4. 4. Uses[Wireless]] transmission of information One-way (e.g. television broadcasting) and two-way telecommunication using communications satellite Terrestrial microwave radio broadcasting relay links in telecommunications networks including e.g. backbone or backhaul carriers in cellular networks linking BTS-BSC and BSC-MSC.Wireless transmission of power Proposed systems e.g. for connecting solar power collecting satellites to terrestrial power gridsTo direct microwaves in narrow beams for point-to-point communication links orradiolocation (radar, a parabolic antenna is usually used. This is an antenna thatuses a parabolic reflector to direct the microwaves. To achieve narrowbeamwidths, the reflector must be much larger than the wavelength of theradio waves. The relatively short wavelength of microwaves allows reasonablysized dishes to exhibit the desired highly directional response for both receivingand transmitting.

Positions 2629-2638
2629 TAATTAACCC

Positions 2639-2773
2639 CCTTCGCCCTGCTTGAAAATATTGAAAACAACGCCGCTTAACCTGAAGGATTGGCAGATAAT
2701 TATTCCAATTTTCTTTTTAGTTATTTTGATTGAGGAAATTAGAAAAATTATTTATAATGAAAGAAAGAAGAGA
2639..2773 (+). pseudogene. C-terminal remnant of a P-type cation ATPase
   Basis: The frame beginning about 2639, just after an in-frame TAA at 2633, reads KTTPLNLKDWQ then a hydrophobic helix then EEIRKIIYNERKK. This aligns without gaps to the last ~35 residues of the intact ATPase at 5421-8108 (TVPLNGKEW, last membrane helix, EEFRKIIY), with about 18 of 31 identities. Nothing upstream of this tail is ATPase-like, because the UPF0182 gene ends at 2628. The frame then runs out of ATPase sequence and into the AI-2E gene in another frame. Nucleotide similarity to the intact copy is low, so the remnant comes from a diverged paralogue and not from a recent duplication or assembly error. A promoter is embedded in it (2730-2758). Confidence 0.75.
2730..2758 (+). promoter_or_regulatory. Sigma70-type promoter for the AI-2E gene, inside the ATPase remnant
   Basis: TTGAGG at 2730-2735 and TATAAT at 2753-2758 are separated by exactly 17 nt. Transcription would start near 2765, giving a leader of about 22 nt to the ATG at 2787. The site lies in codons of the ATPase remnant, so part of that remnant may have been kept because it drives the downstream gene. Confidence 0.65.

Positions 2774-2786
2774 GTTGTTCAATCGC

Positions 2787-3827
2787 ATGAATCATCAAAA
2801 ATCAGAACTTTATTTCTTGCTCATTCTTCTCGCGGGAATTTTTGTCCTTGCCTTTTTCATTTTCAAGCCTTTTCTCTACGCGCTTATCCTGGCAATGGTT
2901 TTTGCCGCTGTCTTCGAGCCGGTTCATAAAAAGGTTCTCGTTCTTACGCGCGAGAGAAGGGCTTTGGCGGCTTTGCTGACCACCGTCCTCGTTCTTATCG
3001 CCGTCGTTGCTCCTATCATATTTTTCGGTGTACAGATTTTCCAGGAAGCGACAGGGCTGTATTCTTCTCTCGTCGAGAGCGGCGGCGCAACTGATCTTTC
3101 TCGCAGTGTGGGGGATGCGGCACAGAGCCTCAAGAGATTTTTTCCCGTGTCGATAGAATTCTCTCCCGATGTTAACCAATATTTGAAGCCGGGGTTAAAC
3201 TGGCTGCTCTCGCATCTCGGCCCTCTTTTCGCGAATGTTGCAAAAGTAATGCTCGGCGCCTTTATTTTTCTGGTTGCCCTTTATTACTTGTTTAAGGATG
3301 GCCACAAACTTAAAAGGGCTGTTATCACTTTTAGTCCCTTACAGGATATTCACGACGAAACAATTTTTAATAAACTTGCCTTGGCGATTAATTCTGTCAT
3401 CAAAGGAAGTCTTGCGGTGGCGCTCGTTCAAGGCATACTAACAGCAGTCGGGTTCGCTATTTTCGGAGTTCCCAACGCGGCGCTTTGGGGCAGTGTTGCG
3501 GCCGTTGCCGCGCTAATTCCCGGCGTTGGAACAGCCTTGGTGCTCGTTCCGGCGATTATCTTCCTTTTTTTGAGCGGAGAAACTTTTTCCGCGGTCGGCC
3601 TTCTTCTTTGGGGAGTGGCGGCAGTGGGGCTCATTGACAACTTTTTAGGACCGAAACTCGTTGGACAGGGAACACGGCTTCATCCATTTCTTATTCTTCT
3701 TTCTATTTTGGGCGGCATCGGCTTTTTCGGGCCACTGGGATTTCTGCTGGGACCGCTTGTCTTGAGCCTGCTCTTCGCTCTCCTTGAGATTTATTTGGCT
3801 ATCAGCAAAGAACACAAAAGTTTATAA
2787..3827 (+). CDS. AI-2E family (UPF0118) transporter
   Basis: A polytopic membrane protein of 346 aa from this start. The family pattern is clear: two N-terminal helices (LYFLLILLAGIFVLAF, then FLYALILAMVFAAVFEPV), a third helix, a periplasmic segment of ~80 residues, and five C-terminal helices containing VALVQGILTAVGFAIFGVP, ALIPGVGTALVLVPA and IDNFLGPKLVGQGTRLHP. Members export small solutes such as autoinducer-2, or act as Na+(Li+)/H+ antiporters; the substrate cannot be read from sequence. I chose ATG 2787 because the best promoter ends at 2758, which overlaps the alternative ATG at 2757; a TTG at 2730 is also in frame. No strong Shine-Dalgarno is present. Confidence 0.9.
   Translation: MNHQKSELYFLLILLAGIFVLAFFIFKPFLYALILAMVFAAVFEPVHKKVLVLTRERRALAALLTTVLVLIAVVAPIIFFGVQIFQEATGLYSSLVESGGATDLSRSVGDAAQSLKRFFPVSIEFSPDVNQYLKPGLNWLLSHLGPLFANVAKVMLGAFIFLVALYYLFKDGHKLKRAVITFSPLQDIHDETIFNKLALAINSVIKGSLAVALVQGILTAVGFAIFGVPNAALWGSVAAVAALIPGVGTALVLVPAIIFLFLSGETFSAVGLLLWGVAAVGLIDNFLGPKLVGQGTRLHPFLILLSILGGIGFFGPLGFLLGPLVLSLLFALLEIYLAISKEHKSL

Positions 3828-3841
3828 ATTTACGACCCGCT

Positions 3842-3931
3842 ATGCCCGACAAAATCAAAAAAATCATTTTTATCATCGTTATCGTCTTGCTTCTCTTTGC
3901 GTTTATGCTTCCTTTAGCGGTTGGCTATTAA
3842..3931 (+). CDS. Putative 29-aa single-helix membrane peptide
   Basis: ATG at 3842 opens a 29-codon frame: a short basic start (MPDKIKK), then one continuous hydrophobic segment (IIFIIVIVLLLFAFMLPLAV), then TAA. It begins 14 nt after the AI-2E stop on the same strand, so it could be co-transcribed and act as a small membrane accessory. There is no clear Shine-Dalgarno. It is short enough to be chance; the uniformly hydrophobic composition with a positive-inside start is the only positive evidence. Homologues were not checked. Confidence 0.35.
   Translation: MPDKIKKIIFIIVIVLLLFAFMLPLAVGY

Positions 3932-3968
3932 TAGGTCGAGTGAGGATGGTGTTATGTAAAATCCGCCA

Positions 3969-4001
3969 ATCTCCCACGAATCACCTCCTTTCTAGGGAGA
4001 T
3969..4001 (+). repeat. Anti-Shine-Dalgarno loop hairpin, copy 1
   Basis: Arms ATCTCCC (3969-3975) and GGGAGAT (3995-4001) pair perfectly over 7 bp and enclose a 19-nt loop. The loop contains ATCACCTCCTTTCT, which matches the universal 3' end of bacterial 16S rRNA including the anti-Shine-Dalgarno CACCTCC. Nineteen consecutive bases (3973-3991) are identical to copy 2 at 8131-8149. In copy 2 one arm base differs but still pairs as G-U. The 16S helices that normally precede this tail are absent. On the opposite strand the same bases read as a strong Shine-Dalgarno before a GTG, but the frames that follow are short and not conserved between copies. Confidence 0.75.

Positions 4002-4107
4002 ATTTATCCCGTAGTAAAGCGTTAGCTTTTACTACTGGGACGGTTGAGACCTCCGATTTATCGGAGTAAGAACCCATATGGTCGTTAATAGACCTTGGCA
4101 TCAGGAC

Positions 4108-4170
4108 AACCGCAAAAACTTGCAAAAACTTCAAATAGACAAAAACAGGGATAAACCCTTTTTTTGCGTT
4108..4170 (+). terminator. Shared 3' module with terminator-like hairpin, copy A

5. 5. Microwave sourcesVacuum tube devices operate on the ballistic motion of electrons in a vacuum underthe influence of controlling electric or magnetic fields, and include the magnetron,klystron, traveling-wave tube (TWT), and gyrotron. These devices work in the densitymodulated mode, rather than the current modulated mode. This means that they workon the basis of clumps of electrons flying ballistically through them, rather than using acontinuous stream.Low power microwave sources use solid-state devices such as the field-effect transistor(at least at lower frequencies), tunnel diodes, Gunn diodes, and IMPATT diodes.A maser is a device similar to a laser, which amplifies light energy by stimulatingphotons. The maser, rather than amplifying light energy, amplifies the lower frequency,longer wavelength microwaves and radio frequency emissions.The sun also emits microwave radiation, and most of it is blocked by Earthsatmosphere.The Cosmic Microwave Background Radiation (CMBR) is a source of microwaves thatsupports the science of cosmologys Big Bang theory of the origin of the Universe.